So the bidding began Wednesday afternoon. The bidding closes next Wednesday afternoon. The minimum opening bid was $50. As of Thursday afternoon, the high bid was $270 per acre—a total of $just over $11,000. Must have been a flurry of action overnight. This morning it is at $2,030 an acre—a total of just over $83,000. That’s just the price of leasing these minerals for five years. Expect the bidding to go higher. Much higher. Here’s why.
Turns out there are already four producing wells on the Lewis and Clark Wildlife Management Area, including one already drilled by Harold Hamm, so this is a pretty good bet. Harold’s going to drill four more. The rigs are lined up and ready to go. But these state-owned minerals were posing a problem. See, the 40.09 acres are inside a 2,500 acre spacing unit—about four sections of land—and because Continental is going to drill, whoever owns the minerals in this spacing unit needs to be an active partner in the process, or else forego any money from the oil that is taken out of the ground in the unit. The State Water Commission did not want to become a working partner (which would have meant sharing in the cost of drilling the four wells), so they decided the best way to get some money out of this deal was to lease the minerals to someone who wants to participate in drilling the well.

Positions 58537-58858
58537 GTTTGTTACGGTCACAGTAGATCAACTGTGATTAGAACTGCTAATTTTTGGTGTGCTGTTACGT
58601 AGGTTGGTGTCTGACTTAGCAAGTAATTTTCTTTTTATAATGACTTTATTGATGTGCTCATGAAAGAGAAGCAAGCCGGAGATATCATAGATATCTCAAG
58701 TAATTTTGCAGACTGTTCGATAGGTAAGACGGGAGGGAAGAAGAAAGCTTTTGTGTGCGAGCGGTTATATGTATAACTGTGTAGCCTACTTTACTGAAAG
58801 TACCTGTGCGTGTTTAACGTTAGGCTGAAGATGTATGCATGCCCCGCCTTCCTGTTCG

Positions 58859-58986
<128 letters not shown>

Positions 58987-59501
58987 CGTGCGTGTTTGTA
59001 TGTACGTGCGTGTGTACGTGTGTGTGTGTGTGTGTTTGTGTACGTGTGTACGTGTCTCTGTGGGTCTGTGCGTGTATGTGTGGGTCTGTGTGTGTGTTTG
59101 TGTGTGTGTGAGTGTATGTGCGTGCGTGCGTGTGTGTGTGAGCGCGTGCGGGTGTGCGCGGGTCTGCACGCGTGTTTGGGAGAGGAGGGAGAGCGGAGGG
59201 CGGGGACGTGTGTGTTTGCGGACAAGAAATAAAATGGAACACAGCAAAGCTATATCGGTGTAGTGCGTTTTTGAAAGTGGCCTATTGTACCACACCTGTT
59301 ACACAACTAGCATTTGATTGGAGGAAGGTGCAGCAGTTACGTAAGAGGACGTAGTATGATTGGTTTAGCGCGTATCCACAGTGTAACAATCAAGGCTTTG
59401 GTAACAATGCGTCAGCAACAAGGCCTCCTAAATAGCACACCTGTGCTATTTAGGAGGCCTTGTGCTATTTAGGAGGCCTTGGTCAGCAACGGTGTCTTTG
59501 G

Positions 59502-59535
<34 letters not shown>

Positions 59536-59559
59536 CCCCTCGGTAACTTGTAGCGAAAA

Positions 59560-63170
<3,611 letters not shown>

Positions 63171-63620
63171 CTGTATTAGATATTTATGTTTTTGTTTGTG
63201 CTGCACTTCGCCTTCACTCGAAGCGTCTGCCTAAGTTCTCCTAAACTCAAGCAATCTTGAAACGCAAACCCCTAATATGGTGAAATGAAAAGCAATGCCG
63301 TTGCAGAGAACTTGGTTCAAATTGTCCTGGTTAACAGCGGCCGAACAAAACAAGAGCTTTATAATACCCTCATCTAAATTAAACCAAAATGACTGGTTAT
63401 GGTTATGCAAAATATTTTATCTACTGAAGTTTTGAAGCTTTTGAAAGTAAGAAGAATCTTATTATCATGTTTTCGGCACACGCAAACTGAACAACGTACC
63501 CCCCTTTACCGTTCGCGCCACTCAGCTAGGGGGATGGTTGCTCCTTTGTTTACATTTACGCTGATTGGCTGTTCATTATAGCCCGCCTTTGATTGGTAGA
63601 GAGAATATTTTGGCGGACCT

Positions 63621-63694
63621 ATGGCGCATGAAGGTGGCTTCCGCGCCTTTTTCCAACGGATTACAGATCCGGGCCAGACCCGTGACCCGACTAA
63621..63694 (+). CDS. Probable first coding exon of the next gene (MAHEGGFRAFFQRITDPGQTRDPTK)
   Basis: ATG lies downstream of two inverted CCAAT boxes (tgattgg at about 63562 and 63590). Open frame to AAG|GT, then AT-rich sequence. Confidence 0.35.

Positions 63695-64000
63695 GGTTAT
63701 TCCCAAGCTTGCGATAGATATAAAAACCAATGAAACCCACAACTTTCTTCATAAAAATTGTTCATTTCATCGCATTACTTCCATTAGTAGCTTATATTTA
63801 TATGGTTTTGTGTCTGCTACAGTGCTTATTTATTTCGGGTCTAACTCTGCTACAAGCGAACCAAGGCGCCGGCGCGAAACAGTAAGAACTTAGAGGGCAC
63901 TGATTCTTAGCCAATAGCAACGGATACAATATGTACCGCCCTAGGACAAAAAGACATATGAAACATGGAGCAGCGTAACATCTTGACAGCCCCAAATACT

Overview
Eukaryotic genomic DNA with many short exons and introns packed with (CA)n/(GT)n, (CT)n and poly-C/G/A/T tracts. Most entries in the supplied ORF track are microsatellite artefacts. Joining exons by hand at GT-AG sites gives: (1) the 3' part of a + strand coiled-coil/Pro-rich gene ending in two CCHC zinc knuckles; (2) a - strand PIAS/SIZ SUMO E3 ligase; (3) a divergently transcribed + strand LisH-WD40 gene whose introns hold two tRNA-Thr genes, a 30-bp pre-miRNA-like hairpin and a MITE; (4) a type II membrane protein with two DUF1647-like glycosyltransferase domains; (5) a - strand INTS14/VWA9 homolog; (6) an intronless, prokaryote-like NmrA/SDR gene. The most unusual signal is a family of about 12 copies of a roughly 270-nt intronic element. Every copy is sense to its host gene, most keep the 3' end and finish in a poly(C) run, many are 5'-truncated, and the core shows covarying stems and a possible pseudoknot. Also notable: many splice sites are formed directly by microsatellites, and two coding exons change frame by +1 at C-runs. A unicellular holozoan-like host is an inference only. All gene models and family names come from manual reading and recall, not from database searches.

That’s where you come in. The bidding continues through next Wednesday afternoon. So you can register to be a bidder on the EnergyNet website (it’s easy—I did it and it took me about three minutes) and get in the game. No, I’m not going to bid, but I just wanted to see how all this works. If you are the winning bidder, then you’re going to get a letter from Harold Hamm that says you have 30 days to sign on as a partner in the drilling venture. There will also be a couple of ways to opt out, but since you’ve already invested so much in leasing the minerals, you might as well go all in and join the team. No telling what that’s going to cost, but since you have 40.09 acres out of the 2500, you will likely be expected to invest about 1/60th of the cost, best I can tell. But then you will also get about 1/60th of the money from the oil, too. Bam! You’re in the oil business! I might be getting some of the fine details wrong here, but you get the general picture. I’m sure either the guys at the State Trust Lands Department or old Harold will make it very clear to you how all this works.